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Captain 11 Was Part Of Delta Dagger's Debut

January 29, 2014, 5:55 PM by Perry Groten

Captain 11 Was Part Of Delta Dagger's Debut
SIOUX FALLS, SD -

53 years ago this week, South Dakotans were all ears over the arrival of the Air National Guard's new fleet of F-102 fighter jets.  The plane's ability to fly faster than the speed of sound took some getting used to by people on the ground, creating a network of "boom towns" from Pierre all the way to Jackson, Minnesota.

The F-102 Delta Dagger was the first supersonic plane assigned to the South Dakota Air Guard Base.  KELOLAND's own Captain 11 was part of the welcoming committee.

An F-102 Delta Dagger, on display at the South Dakota Air National Guard, whisks memories back more than half-a-century ago, at super-sonic speed.

"The concept of super-sonic flight was, of course, new and innovative at the time, it drew a lot of attention," 114th Fighter Wing Support Officer Lt. Col. Reid Christopherson said.

The air guard introduced the F-102's to the public during an open house on January 28, 1961, emceed by KELO-TV'S Captain 11.  The event included demonstration flights so communities unfamiliar with the high-speed capabilities of the F-102 could hear just what a sonic boom sounded like.  Those communities were called "boom towns."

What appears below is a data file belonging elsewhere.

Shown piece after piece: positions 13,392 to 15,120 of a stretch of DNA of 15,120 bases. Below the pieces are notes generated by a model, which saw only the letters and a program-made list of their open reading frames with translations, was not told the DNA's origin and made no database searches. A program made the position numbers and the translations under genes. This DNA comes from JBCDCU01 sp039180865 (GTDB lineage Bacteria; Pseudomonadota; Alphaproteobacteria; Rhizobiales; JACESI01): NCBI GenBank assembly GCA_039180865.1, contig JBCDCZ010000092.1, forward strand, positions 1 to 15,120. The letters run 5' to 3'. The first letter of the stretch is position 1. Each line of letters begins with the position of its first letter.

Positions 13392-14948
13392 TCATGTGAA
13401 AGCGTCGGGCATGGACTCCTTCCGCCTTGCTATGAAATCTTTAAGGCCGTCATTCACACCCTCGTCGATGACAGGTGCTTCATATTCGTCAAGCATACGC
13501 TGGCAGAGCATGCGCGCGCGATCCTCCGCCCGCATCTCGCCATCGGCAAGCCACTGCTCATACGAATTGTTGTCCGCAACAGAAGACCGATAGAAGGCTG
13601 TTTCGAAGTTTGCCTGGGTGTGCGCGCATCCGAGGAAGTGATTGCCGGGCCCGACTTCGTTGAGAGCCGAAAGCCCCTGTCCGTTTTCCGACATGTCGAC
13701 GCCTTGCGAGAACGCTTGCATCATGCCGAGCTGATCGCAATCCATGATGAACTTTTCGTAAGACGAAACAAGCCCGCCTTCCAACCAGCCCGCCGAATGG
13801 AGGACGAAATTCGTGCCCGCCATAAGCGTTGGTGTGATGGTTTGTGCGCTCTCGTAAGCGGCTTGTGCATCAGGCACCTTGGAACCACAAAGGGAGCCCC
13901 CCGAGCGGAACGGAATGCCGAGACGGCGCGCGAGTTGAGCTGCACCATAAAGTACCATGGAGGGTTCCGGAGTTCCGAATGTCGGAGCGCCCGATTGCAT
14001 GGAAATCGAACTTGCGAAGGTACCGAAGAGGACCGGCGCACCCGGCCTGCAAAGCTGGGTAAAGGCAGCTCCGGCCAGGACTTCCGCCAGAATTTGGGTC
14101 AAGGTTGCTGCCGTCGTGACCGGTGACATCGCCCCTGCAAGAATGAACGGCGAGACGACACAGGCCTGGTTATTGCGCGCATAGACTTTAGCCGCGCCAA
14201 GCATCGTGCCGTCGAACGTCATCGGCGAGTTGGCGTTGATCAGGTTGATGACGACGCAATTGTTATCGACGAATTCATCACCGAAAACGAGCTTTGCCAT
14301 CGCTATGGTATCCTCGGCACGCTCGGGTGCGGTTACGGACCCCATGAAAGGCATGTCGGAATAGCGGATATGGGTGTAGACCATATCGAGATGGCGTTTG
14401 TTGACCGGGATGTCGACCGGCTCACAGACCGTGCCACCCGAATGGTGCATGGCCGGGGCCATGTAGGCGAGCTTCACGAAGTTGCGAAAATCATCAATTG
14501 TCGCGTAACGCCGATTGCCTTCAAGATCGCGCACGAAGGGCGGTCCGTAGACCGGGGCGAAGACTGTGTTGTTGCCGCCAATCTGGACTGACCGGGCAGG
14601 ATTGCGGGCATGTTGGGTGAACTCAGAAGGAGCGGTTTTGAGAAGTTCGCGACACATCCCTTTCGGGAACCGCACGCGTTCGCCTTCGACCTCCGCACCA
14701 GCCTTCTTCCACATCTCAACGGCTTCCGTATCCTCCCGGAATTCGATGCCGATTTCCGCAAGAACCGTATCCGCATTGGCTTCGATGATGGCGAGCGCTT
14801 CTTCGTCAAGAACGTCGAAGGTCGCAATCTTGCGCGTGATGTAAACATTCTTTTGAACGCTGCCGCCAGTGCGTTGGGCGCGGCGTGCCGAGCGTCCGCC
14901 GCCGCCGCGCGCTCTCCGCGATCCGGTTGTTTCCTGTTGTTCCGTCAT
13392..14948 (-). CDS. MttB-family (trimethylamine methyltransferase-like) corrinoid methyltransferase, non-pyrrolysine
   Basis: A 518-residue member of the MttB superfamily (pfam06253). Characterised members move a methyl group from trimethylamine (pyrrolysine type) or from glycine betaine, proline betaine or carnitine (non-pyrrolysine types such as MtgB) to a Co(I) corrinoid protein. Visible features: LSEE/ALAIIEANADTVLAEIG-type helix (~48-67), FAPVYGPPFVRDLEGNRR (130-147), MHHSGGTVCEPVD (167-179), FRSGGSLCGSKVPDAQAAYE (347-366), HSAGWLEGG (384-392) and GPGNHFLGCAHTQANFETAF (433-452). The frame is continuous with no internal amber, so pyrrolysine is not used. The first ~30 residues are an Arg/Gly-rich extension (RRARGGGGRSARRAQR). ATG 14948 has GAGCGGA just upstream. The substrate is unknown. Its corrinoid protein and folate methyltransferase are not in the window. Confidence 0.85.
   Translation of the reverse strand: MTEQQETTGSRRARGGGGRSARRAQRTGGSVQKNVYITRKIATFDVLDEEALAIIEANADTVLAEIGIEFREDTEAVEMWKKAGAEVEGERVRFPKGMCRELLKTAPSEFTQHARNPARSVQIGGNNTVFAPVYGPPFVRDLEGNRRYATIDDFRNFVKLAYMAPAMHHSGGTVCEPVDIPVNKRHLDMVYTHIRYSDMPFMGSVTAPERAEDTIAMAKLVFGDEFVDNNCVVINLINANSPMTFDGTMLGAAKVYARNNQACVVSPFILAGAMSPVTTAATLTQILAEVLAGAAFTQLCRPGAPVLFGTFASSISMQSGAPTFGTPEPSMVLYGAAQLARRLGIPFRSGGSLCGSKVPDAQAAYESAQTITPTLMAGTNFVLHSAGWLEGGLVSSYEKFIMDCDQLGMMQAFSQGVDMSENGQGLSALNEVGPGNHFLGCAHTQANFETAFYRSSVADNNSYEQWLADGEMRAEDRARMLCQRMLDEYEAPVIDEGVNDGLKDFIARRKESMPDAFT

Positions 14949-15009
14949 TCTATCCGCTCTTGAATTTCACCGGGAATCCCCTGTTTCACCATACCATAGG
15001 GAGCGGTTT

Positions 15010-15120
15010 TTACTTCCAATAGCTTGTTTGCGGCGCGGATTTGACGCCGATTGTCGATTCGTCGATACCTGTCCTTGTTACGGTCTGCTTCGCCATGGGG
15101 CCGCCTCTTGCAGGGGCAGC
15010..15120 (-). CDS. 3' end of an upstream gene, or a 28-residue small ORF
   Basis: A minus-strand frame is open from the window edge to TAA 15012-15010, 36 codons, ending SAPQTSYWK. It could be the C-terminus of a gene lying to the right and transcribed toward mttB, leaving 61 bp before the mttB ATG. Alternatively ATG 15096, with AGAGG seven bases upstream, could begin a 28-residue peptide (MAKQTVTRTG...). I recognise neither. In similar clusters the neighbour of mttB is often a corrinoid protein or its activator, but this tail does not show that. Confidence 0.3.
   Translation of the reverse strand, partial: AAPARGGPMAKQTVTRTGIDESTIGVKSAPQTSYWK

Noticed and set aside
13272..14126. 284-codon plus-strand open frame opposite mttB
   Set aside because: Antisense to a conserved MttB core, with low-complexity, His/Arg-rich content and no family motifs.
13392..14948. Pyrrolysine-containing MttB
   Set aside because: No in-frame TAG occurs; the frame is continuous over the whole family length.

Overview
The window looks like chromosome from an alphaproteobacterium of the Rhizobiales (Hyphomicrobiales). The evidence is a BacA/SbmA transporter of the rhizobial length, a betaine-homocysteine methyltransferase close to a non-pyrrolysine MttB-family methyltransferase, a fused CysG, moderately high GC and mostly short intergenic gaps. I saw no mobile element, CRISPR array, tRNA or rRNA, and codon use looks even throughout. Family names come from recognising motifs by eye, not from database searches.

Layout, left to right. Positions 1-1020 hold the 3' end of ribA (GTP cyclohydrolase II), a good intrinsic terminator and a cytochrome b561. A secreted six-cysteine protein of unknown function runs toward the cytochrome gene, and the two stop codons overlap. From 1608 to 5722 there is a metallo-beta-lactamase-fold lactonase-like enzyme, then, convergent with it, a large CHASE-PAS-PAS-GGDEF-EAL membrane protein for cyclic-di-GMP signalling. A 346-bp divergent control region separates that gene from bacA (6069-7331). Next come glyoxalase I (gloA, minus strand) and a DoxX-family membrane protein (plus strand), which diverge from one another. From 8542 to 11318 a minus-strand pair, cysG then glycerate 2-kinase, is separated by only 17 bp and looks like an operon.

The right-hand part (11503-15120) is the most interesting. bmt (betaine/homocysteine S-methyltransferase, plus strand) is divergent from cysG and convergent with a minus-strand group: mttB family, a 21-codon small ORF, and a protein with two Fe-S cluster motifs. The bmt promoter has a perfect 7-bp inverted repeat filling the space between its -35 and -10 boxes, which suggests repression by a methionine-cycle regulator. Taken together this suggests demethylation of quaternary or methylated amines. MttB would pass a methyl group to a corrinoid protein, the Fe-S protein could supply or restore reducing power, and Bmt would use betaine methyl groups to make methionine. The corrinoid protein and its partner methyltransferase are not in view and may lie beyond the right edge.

"There were certainly different reactions from people.  We hear stories even to this day, someone remembering as a child, especially those that might have been in farm environments, the impact on livestock and those aren't factors that have disappeared.  It's something we take very seriously," Christopherson said.

The air guard's commander at the time told South Dakotans that the sonic booms created by the new aircraft are not to be feared, but rather embraced as a sign of 'supersonic security.'

"That preparedness was critical and so the sound of the super-sonic flight was very much viewed as the sound of security, the sound of freedom," Christopherson said.

The F-102's were phased-out in 1970.  But one of the planes returned 15 years later to go on display at the base, hitching a ride on a helicopter from Arizona.  A retired Cold Warrior paved a supersonic pathway for future generations of aircraft that soar across the South Dakota skies.

F-102 crews were trained to be airborne within five minute of going on alert.  Their mission was to intercept any planes from the Soviet Union that might try to launch an attack on the United States.

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